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New Orleans Celts Are Going to Jackson

New Orleans Strathspey and Reel Society.
Jim Gunter, on the right hand side, with fellow Deep South Strathspeyers. Photo courtesy of the New Orleans Strathspey and Reel Society.
Tag(s): Live event
MississippiCeltic Fest
Ups a Daisy at CelticFest Mississippi. Photo by Sharon Armstrong
What do you mean you don't like Celtic Music? Photo by Sharon Armstrong

Various New Orleans Celtic groups will be performing this weekend at the popular Mississippi CelticFest in Jackson, Mississippi.  

For the New Orleans Strathspey and Reel Society this will be their 10 year anniversary in Jackson and they plan to mix it up.

 “In New Orleans there is just so much going on, and so many other types of music,” said Jim Gunter, President and Director of the Society. “In Jackson it’s something different that only happens once a year.  People might think that it would be more Bluegrass, or Old Time or Art Concerts or Philharmonic in Jackson, but there is a lot of Celtic music there, it’s great for first timers. And the big ceilidh on Saturday night, the big dance, is just huge.”

The Strathspey Society perform in New Orleans at various functions throughout the year, but they are not adverse to taking their tunes out on the road, playing each year at events such as the Mississippi CelticFest in Jackson, the Highland and Islands Games Festival Gulfport, and over the last few years providing music for the Baton Rouge Caledonian Society’s annual Burns Supper. They are also involved in the Trinity Episcopal Church’s Arts Series, and they hold weekly open house sessions for those who are keen on developing their Scottish chops.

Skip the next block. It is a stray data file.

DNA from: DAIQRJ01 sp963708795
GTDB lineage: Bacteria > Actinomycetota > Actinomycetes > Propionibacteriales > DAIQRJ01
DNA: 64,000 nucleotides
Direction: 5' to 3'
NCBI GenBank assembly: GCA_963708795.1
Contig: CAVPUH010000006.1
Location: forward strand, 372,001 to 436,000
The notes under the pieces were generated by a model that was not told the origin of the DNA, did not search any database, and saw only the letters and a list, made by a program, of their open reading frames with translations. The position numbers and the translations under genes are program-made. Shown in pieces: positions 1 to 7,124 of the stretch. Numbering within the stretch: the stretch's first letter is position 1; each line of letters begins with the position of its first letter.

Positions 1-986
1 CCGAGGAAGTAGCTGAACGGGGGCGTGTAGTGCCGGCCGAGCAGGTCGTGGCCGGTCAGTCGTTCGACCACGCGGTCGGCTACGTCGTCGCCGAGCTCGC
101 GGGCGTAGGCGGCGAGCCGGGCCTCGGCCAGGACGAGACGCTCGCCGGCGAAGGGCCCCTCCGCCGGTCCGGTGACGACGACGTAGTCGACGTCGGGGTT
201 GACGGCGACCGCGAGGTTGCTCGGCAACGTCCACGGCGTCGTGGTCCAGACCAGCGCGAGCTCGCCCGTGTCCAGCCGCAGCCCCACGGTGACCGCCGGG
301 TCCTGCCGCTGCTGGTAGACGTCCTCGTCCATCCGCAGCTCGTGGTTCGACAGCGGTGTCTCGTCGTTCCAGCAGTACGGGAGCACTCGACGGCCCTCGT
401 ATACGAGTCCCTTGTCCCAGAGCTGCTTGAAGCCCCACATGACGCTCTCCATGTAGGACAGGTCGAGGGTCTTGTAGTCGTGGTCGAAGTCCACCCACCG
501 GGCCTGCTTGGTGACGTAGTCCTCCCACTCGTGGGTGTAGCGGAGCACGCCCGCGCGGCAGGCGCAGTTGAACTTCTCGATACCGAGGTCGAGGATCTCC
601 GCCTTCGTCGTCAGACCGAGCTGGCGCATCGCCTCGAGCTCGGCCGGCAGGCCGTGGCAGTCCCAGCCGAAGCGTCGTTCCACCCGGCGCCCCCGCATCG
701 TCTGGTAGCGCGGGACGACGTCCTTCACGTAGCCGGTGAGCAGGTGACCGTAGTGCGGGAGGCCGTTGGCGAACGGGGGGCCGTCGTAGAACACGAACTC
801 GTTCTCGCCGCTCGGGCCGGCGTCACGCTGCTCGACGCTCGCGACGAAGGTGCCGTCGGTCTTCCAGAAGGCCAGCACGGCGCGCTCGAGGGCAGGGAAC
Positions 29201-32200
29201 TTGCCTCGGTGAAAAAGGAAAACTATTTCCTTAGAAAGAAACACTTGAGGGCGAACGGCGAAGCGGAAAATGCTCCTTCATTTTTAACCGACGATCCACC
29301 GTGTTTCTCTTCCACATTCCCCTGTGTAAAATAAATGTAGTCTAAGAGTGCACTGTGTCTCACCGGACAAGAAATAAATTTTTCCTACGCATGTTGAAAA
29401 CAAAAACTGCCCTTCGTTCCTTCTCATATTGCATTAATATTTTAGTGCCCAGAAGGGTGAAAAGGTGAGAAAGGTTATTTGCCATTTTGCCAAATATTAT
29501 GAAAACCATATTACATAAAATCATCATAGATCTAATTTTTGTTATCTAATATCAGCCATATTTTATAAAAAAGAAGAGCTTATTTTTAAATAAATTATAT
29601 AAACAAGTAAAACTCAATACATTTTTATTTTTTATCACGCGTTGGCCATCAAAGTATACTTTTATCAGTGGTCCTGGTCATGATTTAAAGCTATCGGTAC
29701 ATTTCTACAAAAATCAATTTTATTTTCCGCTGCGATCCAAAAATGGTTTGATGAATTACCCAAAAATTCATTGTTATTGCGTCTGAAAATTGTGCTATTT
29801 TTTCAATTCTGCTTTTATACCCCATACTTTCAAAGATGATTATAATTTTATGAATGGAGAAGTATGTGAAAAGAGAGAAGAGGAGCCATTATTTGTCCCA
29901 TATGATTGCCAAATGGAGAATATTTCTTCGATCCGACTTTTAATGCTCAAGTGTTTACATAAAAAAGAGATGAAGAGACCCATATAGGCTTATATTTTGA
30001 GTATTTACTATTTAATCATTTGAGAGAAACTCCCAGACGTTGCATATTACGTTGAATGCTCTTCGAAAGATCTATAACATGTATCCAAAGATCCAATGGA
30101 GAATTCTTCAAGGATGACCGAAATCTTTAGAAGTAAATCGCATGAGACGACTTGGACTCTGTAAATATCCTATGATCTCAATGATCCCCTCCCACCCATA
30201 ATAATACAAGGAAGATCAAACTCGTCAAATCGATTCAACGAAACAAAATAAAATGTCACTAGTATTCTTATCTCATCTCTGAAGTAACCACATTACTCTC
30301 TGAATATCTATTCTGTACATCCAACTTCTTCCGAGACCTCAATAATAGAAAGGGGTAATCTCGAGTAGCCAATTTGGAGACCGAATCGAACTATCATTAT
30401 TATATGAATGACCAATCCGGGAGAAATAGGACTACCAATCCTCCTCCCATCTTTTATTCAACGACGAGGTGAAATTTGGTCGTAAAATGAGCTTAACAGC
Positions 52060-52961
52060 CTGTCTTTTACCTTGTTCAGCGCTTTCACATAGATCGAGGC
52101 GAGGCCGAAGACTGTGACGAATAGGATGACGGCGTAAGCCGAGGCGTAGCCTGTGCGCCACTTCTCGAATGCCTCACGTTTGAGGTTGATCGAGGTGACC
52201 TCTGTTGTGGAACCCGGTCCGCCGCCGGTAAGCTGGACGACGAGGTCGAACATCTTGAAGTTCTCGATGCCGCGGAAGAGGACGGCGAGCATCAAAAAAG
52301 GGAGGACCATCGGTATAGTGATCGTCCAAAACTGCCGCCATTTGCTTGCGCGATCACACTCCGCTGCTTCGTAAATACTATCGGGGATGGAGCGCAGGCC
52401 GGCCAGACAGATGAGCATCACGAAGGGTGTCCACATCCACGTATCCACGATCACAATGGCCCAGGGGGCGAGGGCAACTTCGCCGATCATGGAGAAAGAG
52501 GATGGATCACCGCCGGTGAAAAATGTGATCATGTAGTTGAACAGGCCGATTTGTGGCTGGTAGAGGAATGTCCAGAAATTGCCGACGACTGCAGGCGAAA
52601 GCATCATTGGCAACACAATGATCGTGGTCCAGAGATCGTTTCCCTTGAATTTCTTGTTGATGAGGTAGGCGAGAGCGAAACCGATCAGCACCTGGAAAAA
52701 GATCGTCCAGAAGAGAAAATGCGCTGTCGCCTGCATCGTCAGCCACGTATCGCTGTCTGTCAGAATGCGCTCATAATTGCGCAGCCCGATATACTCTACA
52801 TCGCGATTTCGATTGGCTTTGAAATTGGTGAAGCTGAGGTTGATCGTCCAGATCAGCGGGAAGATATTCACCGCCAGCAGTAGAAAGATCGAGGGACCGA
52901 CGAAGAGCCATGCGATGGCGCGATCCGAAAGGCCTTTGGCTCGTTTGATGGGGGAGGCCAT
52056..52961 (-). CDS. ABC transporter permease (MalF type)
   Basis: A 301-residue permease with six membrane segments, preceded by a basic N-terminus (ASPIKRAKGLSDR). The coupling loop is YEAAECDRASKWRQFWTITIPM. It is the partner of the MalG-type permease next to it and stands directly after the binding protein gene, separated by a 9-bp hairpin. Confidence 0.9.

“As far as I know we are the only Strathspey Society in the Gulf Region of the South, “said Gunter. “ I could be wrong in that, but I haven’t heard of any others.”

Being thematic is important to the Strathspey Society and highlighting Scottish music is a major component of their mission as a non-profit organisation - they often tie their performances closely to particular aspects of Caledonia rather than taking a more scattered approach. This results in  what Gunter describes as musical ‘tours’ of Scotland, due to concentrating on gathering and playing  tunes and styles particular to certain regions in lucid sets.  

However Gunter is quick to point out that although they define their group as Scottish, they are not rejecting other types of Celtic music by doing so.

“It’s not like that at all,” he said. “A lot of the tunes are interchangeable, they have different names but they are the same tunes. There’s a great tune called Timor the Tartar, that’s the Scottish name for it, and in Ireland it is known as Peter’s Street.  But it’s the same tune. There’s a lot of that goes around - so it’s not kind of us against them kind of thing. We are just doing a different thing with the tunes."

Other New Orleans groups that CelticFest Mississippi will be welcoming this weekend include the New Orleans Shanty Krewe, The Crossroads Ceili Band, the Louisiana Rhymers, the Irish Dance Club, the McTeggart Irish Dancers of New Orleans, and the New Orleans Irish Set Dancers. It should be quite a party.

Further information is available at: http://www.celticfestms.org/performers.htm



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